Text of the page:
In April 2010, the world witnessed one of the worst oil rig explosions in the industry’s history. 11 workers died in the accident, and many others were injured. The environment was drastically affected as well, leading to billions in economic losses for the maritime industry. Multiple equipment failures resulted in millions of barrels of oil being leaked into the Gulf of Mexico. Although extensive efforts were made in the cleanup, the impact of the leak on marine life, plant life, and animal life was far-reaching. Since the disaster, changes and improvements have been made in many oil rigs in the hopes of preventing a similar catastrophe in the future.
A failed well was one of the factors leading to the Deepwater Horizon disaster. Cement sealing that lined the hole in the ocean floor and secured the pipe from the rig in place was not strong enough to withstand the pressure and ultimately failed. As a result, there was a blowout that led to a massive explosion and oil spill.
To prevent this from happening again, federal regulations require an engineer to certify the ability of the cement to function correctly in the extreme environment of the deep sea. BP, the company responsible for the Deepwater Horizon event, further promised to test the cement with a BP engineer or third-party inspector.
Better Blowout Preventer
A blowout preventer (BOP) is a device that is used to cut off the flow of gas and oil before it rushes too quickly up the pipe inside the oil rig. In the Deepwater Horizon explosion, the BOP malfunctioned and wasn’t able to prevent oil and gas flow. The BOP is equipped with a shear ram that cuts into the pipe and shuts off flow in the event of an emergency or sudden leak.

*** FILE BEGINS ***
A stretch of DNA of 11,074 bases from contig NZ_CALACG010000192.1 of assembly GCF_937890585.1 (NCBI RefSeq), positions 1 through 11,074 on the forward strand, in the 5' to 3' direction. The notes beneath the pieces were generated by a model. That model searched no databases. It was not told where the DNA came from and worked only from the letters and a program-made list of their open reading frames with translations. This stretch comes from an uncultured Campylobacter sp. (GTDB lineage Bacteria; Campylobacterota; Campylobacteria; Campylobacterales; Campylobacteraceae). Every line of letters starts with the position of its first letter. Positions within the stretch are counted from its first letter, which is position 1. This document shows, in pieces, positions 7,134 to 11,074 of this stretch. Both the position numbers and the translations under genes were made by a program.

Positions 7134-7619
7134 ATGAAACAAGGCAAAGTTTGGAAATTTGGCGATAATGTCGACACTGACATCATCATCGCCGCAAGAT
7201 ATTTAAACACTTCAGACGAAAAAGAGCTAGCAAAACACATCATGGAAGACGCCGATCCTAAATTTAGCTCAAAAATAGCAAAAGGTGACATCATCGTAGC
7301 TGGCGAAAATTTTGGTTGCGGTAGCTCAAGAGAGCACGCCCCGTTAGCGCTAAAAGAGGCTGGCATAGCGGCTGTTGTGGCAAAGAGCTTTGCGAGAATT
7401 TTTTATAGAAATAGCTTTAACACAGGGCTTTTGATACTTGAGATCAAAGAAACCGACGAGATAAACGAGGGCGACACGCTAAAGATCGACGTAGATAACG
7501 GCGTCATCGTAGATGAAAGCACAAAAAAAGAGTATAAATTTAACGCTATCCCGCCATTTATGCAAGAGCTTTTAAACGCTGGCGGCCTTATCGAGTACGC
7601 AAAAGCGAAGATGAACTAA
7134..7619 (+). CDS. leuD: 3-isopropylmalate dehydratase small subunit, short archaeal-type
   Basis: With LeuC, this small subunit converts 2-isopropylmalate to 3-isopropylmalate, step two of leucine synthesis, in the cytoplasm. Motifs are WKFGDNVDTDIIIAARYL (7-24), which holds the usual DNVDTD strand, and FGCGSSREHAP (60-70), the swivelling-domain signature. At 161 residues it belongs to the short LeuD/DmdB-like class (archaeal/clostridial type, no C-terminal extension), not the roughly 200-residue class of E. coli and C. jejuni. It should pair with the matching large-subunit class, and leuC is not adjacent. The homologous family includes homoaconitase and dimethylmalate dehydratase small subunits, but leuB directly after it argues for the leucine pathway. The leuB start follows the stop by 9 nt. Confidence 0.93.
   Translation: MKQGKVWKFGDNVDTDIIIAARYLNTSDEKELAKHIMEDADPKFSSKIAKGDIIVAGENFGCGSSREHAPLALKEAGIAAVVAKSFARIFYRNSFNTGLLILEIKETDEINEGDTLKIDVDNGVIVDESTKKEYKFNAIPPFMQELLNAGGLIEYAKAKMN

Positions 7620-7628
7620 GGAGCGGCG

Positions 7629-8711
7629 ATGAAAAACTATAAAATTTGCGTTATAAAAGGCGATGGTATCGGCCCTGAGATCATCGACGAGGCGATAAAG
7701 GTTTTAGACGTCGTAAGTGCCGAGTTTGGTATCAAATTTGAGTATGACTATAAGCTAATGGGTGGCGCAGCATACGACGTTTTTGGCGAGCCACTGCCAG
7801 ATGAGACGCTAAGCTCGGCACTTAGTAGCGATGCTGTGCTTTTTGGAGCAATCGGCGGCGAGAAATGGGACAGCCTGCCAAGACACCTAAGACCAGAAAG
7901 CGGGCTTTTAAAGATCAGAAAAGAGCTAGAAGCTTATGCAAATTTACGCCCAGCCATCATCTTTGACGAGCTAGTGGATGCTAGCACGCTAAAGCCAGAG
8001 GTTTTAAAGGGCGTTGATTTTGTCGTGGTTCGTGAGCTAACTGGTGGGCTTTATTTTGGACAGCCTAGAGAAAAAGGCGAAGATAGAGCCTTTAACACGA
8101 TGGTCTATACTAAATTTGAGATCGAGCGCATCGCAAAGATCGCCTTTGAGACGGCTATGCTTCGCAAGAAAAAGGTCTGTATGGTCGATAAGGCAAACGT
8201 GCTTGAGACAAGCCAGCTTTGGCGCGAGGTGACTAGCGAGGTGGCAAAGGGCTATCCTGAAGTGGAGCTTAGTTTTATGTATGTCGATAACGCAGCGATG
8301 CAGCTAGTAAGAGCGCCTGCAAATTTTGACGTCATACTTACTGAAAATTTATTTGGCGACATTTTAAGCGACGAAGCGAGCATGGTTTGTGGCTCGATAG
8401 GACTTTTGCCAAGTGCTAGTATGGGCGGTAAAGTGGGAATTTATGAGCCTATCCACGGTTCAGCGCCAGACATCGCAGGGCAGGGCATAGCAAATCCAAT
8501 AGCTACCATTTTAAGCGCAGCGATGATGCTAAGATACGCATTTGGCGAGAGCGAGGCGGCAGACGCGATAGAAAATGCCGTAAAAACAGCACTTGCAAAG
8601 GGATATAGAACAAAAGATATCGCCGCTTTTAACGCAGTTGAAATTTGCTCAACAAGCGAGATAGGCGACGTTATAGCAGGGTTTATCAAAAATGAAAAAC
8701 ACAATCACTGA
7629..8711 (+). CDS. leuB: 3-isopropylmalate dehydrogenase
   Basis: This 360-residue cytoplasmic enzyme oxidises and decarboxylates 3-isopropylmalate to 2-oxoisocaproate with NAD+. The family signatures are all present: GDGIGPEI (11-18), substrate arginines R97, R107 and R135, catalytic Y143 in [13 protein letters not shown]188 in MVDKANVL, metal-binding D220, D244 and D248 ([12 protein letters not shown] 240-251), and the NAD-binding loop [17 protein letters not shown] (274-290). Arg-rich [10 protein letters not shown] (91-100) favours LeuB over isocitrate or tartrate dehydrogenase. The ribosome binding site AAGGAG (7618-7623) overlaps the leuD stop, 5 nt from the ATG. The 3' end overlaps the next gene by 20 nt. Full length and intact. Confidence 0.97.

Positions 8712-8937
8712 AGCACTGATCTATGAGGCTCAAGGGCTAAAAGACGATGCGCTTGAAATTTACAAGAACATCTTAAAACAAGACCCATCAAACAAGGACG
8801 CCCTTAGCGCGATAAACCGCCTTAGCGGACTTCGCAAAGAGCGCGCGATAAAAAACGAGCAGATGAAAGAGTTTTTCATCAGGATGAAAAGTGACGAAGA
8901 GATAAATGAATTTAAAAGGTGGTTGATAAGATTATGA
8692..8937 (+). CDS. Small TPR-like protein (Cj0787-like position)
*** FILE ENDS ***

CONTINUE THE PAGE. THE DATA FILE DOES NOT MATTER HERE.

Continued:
Federal regulation now requires improved documentation that BOPs are running and operating crew members are thoroughly trained. Additionally, the BOPs are now outfitted with a more powerful pair of shears. With two shears instead of one, new BOPs have built-in redundancy and are more effective.
More Robotic Training
Drilling companies have used robots for decades. Most of these remotely operated vehicles (ROVs) accomplish tasks from closing valves and turning bolts to lifting equipment and transmitting video to the oil rig’s control rooms. Often, oil rigs have multiple ROVs working on different tasks. In the Deepwater Horizon disaster, ROVs worked on various emergency and relief tasks.
Now, federal regulations mandate that each oil rig has its own ROV and that crew members are thoroughly trained in its operation and what to do in case of an emergency. In addition, the ROVs should now be able to close the shear rams and shut off a pipe in case of another emergency like Deepwater Horizon.
Improved Disaster Prevention / Preparation
Because the Deepwater Horizon disaster happened so quickly, engineers and those handling the emergency were forced to design and improvise in the moment. In the heat of the moment, robots were used in ways they had not been before, and new techniques were invented for handling the problem.
As a result of their innovation, emergency technology has improved and is better streamlined to handle catastrophes of that magnitude. Major oil drillers have also come together to create the Marine Well Containment Company, a company with the goal of producing better systems to control blowouts.